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Michael Brandy, Deseret Morning News
Marty Slack sets up 12 inflatable Christmas characters as part of his synchronized, 75,000-light display.

The holidays are Marty Slack's time to shine — literally.

With more than 70,000 Christmas lights adorning his front yard, the Murray resident has taken holiday cheer to a new level.

"It's an addiction," Slack said. "It gives me the same excitement I had as a little kid with the butterflies in the stomach and everything."

Slack's over-the-top Christmas decorations have wowed Utahns for five years, and Slack aims to do it again Friday night as he flips the switch on his "Christmas Utah" display.

But turning the lights on is just the beginning.

A computer program controls all the lights, flicking them on and off in-sync with music playing on Slack's own radio frequency. The moving lights give the impression that nutcrackers are marching, deer are running through the yard and Santa's sleigh is taking off from the roof.

"I always get to the point where I don't think I can't pull it off," Slack said. "But I can't not do it. It's such a big part of who we are."

The annual light display, which runs every night through New Years, is also a big part of Christmas for many Utahns who crowd outside the Slack home throughout the holidays. Slack said he has even had visitors drive up from St. George just to see the lights and once had a family from China stop by on their Utah vacation.

"The reaction of the people makes it all worth it. To make a memory or put a smile on their faces, it's just a blast to do it," he said.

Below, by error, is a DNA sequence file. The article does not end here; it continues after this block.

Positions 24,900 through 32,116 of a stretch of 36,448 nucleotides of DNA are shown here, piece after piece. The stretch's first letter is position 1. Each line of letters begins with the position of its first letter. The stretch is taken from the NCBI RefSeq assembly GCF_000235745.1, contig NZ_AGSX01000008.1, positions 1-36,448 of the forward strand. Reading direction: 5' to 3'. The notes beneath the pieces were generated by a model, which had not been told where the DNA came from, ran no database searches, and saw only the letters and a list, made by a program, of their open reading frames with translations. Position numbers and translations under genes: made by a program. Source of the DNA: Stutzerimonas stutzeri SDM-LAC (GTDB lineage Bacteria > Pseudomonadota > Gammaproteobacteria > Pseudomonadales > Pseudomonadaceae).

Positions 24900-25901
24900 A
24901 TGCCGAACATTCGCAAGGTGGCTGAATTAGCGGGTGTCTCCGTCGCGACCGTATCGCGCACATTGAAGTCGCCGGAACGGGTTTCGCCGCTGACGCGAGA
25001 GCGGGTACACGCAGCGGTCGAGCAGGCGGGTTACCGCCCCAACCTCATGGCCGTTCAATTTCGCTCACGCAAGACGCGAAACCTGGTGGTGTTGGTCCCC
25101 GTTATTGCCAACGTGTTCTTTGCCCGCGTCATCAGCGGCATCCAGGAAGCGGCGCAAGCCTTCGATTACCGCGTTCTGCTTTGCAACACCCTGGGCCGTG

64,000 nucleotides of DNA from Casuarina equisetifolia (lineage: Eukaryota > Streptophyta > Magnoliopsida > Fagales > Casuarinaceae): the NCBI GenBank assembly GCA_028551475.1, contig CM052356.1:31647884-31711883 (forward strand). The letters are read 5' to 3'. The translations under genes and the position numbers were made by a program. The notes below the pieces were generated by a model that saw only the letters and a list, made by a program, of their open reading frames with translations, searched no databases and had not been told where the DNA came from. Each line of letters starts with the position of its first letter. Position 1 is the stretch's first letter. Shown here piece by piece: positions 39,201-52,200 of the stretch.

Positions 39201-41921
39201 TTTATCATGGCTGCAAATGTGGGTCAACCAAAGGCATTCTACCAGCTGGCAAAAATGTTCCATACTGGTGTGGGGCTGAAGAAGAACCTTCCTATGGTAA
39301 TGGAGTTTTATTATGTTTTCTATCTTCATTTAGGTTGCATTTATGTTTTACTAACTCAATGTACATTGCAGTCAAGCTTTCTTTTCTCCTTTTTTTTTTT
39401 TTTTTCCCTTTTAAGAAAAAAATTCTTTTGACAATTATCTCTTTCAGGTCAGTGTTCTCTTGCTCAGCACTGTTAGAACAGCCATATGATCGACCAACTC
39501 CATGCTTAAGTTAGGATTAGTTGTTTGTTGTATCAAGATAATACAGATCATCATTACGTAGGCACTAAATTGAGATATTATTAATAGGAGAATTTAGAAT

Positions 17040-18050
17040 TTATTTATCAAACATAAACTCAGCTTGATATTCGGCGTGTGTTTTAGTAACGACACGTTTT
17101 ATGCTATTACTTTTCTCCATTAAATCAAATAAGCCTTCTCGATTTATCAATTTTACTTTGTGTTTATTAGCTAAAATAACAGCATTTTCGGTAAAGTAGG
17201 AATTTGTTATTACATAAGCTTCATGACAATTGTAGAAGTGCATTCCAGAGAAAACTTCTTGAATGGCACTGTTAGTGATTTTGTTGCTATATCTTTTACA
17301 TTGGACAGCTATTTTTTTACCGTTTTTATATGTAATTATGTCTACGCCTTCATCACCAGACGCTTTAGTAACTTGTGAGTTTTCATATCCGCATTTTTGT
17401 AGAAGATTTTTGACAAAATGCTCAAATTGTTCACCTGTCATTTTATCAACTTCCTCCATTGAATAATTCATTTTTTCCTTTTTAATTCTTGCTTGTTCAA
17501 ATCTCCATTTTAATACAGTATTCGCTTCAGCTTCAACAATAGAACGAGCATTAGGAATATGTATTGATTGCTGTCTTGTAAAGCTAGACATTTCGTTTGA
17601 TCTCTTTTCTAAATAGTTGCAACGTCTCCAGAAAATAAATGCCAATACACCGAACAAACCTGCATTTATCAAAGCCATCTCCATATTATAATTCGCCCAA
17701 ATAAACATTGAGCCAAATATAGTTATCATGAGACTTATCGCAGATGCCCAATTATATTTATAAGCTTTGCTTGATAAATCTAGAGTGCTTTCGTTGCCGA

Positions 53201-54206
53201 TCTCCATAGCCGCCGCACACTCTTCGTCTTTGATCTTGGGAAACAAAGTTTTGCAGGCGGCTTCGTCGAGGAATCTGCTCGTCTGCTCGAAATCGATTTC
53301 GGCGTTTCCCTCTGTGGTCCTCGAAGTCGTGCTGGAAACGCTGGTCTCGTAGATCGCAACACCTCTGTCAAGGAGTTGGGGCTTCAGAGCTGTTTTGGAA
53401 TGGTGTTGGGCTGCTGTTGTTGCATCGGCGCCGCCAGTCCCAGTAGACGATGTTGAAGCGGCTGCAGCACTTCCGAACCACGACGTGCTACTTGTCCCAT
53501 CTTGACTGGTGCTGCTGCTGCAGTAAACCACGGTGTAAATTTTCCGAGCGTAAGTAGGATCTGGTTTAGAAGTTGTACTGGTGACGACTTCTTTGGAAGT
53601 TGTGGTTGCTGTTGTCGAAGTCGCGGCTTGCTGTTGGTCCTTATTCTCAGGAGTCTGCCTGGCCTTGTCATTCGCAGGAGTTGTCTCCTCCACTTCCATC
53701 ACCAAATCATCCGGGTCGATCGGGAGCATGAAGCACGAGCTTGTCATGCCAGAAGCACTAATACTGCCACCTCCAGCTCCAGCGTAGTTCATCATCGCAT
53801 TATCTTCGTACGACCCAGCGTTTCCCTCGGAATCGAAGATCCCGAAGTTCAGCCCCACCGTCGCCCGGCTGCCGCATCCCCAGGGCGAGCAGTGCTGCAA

But prepping for the big night takes a lot of time and money. Every year, Slack takes off more than a month of work as a Salt Lake County fire captain so he can put up the lights and make new displays.

This year, the newest addition is a homemade light display featuring Santa riding a motorcycle and a garden of oversized inflatable characters. Although Slack started putting up the displays in September, he has been planning for this season's light show for more than a year.

Slack is even a member of a group called "Planet Christmas," which holds regular conferences and workshops on everything from display welding to attractive light design.

"There actually is a whole community of freaks like me all over the world," Slack said.

When Slack is not outside putting up the displays, his wife Micalle Slack said he's at the computer synchronizing the music with the light show. Slack spends 10 hours programming his computer for every minute of light display.

Besides the time, Slack also runs up an electric bill four times the family's usual amount and spends thousands of dollars on new decorations each year.

"I've got a really patient family because I get nutty," Slack said.

The display has grown a little out of control, Micalle Slack said, adding that she and her three children are expected to pitch in and supervise the display every night until New Year's.

"We have to sit in the dark in the house during Christmas light hours. He doesn't want to distract from the display," she said.

But daughter Stacie Slack, 22, doesn't mind the lights. The real problem, she said, is that her father and a neighbor play an annual game of one-up-manship as they try to outdo each other's decorations.

Oren Shepherd, the Slacks' neighbor, said there's no real competition, just a friendly collaboration to bring some holiday spirit to the neighborhood. Shepherd, 73, and Slack even volunteer to decorate their other neighbors' homes to light up the entire block.

The Grand Lighting Ceremony for Christmas Utah will be at 9 p.m. Friday at 5631 S. Whispering Pine Circle in Murray. The display will be open every night until New Year's Eve.

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